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Charles Sumner's Alaskan Project


April 8, 1867

Washington, D. C.—Hon. Charles Sumner in His Study, at His Residence, Corner of H and Fifteenth Streets.

It’s been called “Seward’s Folly,” but it could just as well be known as “Sumner’s Project.” As history books tell the story, in 1867 Secretary of State William Seward secretly negotiated with Russian officials to purchase the Alaskan territory for $7.2 million, putting Alaska on the road toward statehood in 1959. That is just part of the story. That treaty had to be approved by the Senate. To clear that hurdle, the secretary of state needed the support of the chairman of the Foreign Relations Committee, Charles Sumner.

The Senate, along with most of the American population, was very skeptical about the wisdom of Seward’s purchase. It was mocked as Seward’s Folly, Seward’s Icebox, and Seward’s Polar Bear Garden. What do we want with a territory covered with “glaciers, icebergs, bears and walruses?” asked one critic. “Russia has sold us a sucked orange!” proclaimed the New York World. Why should we invest in this “territory of ice, snow and rock,” queried newspaper editor Horace Greeley. Surely, he insisted, the money “would be better spent reducing the income tax.” Senator William Pitt Fessenden of Maine, a fervent critic of Seward, joked that he’d vote for the treaty only if it stipulated “that the Secretary of State be compelled to live” in Alaska.

At first, Sumner also was skeptical. He was an expansionist and had favored a greater U.S. presence in North America, but like his colleagues he knew very little about this faraway land. He worried that this acquisition might lead to other “indiscriminate and costly” annexations. Consequently, when Seward presented the treaty for approval, Sumner maneuvered the agreement into his committee for investigation. That move perhaps saved the Alaska Purchase Treaty.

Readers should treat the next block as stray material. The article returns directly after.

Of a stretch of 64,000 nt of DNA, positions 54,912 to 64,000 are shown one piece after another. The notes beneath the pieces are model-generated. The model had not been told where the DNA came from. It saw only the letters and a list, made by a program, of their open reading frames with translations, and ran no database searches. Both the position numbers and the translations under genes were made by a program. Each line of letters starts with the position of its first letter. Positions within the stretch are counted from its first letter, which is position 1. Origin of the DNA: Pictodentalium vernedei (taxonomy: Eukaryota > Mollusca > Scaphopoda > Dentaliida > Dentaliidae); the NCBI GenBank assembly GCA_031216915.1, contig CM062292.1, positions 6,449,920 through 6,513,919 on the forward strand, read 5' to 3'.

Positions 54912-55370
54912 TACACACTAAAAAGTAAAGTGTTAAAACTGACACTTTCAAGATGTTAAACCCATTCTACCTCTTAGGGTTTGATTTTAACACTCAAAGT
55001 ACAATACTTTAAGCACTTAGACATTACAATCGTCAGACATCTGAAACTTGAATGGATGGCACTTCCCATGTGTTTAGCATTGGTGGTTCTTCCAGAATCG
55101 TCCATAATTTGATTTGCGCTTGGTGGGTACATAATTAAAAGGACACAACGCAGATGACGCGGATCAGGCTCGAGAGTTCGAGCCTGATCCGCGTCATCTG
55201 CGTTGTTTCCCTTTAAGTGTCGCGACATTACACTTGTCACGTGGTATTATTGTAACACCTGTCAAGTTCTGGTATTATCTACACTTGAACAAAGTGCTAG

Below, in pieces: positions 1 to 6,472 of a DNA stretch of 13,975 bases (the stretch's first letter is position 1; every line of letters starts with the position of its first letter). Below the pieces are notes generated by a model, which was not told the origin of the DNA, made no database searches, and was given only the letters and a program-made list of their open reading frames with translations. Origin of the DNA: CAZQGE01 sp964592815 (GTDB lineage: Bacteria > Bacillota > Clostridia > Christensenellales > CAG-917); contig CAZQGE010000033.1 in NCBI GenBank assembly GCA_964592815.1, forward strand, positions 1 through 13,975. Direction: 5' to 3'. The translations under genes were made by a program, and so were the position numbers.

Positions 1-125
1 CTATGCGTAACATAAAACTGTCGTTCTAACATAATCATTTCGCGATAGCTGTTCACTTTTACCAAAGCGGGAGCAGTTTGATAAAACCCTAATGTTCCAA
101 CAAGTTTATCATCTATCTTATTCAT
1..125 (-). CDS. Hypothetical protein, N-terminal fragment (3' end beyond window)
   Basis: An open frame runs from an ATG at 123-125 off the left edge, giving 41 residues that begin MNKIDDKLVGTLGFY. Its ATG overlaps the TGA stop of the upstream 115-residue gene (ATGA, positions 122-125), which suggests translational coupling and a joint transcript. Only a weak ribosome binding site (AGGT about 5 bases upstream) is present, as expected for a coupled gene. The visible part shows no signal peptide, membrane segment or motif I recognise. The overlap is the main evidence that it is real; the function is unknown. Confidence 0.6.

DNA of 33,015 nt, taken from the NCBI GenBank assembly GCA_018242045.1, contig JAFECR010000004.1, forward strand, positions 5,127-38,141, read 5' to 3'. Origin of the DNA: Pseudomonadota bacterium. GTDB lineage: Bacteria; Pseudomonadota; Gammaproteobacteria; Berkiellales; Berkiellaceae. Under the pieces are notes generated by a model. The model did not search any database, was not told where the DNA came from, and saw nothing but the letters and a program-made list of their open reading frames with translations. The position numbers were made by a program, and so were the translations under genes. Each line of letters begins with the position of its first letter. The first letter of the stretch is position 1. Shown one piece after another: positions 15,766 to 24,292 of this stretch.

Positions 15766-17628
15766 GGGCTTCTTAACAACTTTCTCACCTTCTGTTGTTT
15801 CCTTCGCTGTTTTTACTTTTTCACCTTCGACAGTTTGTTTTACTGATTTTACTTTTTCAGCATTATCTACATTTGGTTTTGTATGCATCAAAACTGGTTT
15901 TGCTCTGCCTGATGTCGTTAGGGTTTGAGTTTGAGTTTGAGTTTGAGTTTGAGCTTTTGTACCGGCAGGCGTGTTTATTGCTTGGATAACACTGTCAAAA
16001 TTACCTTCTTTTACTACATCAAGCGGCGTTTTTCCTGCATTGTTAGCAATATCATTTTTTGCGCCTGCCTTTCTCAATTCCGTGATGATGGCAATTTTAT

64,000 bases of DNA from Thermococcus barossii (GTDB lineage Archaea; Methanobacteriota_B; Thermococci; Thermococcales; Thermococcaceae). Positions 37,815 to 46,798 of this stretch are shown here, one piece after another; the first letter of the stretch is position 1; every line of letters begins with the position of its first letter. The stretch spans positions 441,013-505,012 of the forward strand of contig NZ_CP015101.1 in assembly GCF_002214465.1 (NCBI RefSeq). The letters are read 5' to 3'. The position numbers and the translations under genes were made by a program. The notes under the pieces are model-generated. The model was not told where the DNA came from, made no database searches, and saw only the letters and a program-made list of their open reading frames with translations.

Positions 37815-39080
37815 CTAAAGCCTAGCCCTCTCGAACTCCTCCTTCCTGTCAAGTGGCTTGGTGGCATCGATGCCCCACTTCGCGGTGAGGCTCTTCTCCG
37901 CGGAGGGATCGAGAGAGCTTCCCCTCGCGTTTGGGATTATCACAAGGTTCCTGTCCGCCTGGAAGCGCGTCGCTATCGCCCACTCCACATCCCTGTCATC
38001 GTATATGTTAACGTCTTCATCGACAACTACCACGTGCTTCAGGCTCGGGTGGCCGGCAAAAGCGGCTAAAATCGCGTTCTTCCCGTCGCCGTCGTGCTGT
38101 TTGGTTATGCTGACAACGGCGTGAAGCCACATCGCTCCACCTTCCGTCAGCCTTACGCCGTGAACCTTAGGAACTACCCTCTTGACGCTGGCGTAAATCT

A scholar by nature, Sumner immersed himself in an intense study of the Russian-held territory. Calling on the resources of the Library of Congress and the new Smithsonian Institute, he spent countless hours buried in maps, journals, pamphlets, periodicals, atlases, newspapers, manuscripts, and more than 100 books—written in English, German, French, and Russian—only the latter presenting a challenge to this natural linguist. “I am living with seals, and walruses, and black foxes,” he confided to a friend. As one historian has written, what Sumner learned about Alaska transformed him from “a skeptic into a powerful persuader.”

On April 8, 1867, Sumner addressed the Senate. With a single sheet of notes to guide him, explained a biographer, he spoke for three hours in support of the treaty, presenting a virtual “encyclopedia of all the facts then known” about Alaska. He concluded “with a brilliant summary of scientific data on the topics of population, climate, productions of soil, mineral products, and fisheries.” As a final thought, Sumner added that the newly acquired land must not bear “any name borrowed from classical antiquity,” but instead its name must be “indigenous”—namely, Alaska. The next day, the once-skeptical Senate approved the treaty for ratification by a vote of 37 to 2.

A week later, Sumner penned a note to his good friend Henry Wadsworth Longfellow. “I have been tried a good deal by the Russian Treaty,” he wrote, but it “has given us a new world with white foxes & walruses not to be numbered.” If it hadn’t become “Sumner's Project,” the Alaska Purchase Treaty might have remained just “Seward's Folly.”